The history of Texas cattle ranching is deeply entrenched within the history of the state.
Since the 15th century the economic and social identity of Texas has been formed by livestock
ranching … which continues today.

In 1493, on his second voyage to the new world, Christopher Columbus brought with him the first Spanish cattle.  They were the predecessors of the Texas longhorn.The 16th and 17th centuries saw cattle raising spread north from Spanish Mexico into the area which is now Texas.  The earliest migration of cattle was in the Rio Grande Valley.  By 1680 there were thousands of cattle in the region.

By mid-1700 private ranches were established by Spanish missionaries.  The priest cared for the cattle making them the first Texas cattle ranchers.  Cattle drives began during this time when livestock was driven to Louisiana to provide food for Spanish soldiers who were fighting the British during the American Revolution.  By 1765, most of the Spanish missions were closed, the cattle left behind roamed freely and multiplied rapidly.  Private citizens began rounding up the herds – these were known as Mesteño—meaning “ownerless”

During the Mexican War for Independence from Spain (1810 to 1821), there was a major decline in the cattle market. At the end of the war, the Austin Colony (led by Stephen F. Austin) was established.  Austin was given permission to settle 300 families on available land in the area.  These families brought with them cattle from the eastern region of the United States.
Over time the eastern cattle bred with the Spanish cattle and the “beloved” Texas Longhorn was born. Cattle and beef production became a priority in this new settlement.

In the 1830’s, with the havoc of the Texas Revolution and the Mexican American War, large quantities of land and cattle were abandoned by Mexican ranchers.  American settlers began to migrate into this abandoned area, settling in northern and western Texas. Over the next two decades the Texas ranching industry flourished.  In 1845 Texas was annexed into the United States.  Public land was distributed to build railroads and settlements.  This increased new markets for Texas cattle.  With the expansion of railways, Texas cattle were distributed to other parts of the country, including California, Missouri, Illinois, and Iowa.  From there, beef was packed and distributed to markets in the northeastern states.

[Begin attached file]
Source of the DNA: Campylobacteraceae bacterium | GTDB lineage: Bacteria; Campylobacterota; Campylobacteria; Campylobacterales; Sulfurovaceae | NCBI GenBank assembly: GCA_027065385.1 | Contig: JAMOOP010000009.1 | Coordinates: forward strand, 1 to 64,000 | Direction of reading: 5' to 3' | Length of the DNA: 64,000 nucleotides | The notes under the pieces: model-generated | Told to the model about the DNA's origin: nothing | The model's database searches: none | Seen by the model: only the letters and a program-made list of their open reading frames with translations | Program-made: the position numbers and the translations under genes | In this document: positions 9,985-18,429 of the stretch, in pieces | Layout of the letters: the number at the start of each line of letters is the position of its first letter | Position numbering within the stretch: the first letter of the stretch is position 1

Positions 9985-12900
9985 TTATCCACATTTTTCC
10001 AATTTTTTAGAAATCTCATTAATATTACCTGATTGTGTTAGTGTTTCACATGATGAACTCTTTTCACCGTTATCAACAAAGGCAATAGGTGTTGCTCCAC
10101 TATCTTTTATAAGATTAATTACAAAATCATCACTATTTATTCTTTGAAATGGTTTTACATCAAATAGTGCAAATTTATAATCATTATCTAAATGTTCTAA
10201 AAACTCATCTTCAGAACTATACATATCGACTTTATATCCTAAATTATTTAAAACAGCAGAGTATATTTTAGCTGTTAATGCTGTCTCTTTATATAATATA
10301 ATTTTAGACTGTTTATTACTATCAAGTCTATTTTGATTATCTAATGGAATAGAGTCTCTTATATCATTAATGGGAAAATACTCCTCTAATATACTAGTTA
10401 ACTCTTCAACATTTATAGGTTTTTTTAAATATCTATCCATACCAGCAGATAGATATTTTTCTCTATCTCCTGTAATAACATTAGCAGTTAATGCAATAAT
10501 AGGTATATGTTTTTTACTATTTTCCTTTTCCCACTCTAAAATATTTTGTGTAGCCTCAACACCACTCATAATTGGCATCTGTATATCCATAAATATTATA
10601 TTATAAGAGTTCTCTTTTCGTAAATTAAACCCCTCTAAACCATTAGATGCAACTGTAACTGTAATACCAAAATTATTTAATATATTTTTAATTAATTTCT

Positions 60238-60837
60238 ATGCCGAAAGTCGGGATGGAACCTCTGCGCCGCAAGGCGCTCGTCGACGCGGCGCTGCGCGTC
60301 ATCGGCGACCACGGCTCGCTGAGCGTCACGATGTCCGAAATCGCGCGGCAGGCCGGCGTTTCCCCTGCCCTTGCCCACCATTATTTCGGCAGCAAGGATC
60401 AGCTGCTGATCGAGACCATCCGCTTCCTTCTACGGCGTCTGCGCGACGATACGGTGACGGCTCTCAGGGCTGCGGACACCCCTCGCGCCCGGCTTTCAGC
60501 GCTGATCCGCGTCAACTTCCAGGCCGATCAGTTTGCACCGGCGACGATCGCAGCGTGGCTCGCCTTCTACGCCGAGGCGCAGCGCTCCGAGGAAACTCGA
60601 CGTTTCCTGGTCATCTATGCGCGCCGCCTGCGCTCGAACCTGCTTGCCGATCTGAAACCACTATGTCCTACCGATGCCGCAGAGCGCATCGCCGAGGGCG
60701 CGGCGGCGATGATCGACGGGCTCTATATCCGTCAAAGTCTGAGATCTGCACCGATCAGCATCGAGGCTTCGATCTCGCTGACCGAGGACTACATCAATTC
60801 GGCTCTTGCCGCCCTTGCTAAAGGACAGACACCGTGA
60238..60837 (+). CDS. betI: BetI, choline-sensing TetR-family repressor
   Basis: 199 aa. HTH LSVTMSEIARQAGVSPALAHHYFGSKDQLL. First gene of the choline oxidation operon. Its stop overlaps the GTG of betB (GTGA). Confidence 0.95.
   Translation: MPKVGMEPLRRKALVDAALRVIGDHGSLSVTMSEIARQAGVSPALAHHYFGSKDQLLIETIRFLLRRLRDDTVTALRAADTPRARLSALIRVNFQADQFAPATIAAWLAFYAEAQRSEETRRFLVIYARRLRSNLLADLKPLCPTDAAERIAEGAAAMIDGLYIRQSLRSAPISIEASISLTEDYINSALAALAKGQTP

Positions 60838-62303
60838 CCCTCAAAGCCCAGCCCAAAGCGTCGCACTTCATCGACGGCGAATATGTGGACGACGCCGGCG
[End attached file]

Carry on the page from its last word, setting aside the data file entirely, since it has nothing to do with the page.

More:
By the time the Civil War started in 1861, a huge demand for Texas beef had developed.  Devastation in the south during the Civil War and the blockage of major shipping routes, like the. Mississippi River, created a large surplus of Texas cattle and a decreasing Southern demand for beef.  At the same time, there was an increasing demand in the Northeast.  By the end of the Civil War a steer, purchased in Texas for ten dollars, would be sold for thirty to forty dollars in the northeast.

In 1867, the Kansas Pacific Railway established a stockyard and cattle market in Abilene, Kansas.  This market was just outside of the state’s regulated quarantine area, along what would soon become the major route for driving Texas longhorns.

Since 1864, Jesse Chisholm had used a route to transport goods from Wichita to Indian camps
across the Southern Plains.  The first cattle drive along this trail delivered over 2,000 cattle to
Abilene. The route would become known as the Chisholm Trail.  It ran north from San Antonio to various Kansas settlements located at the intersections of trails and railroads along the trail.  The Chisholm Trail was critical in bringing Texas cattle to markets in the North.

In 1870 there were nearly 15 million beef cattle nationwide.

By the late 1800’s, The Texas Longhorn was no longer the mainstay of the beef industry.  This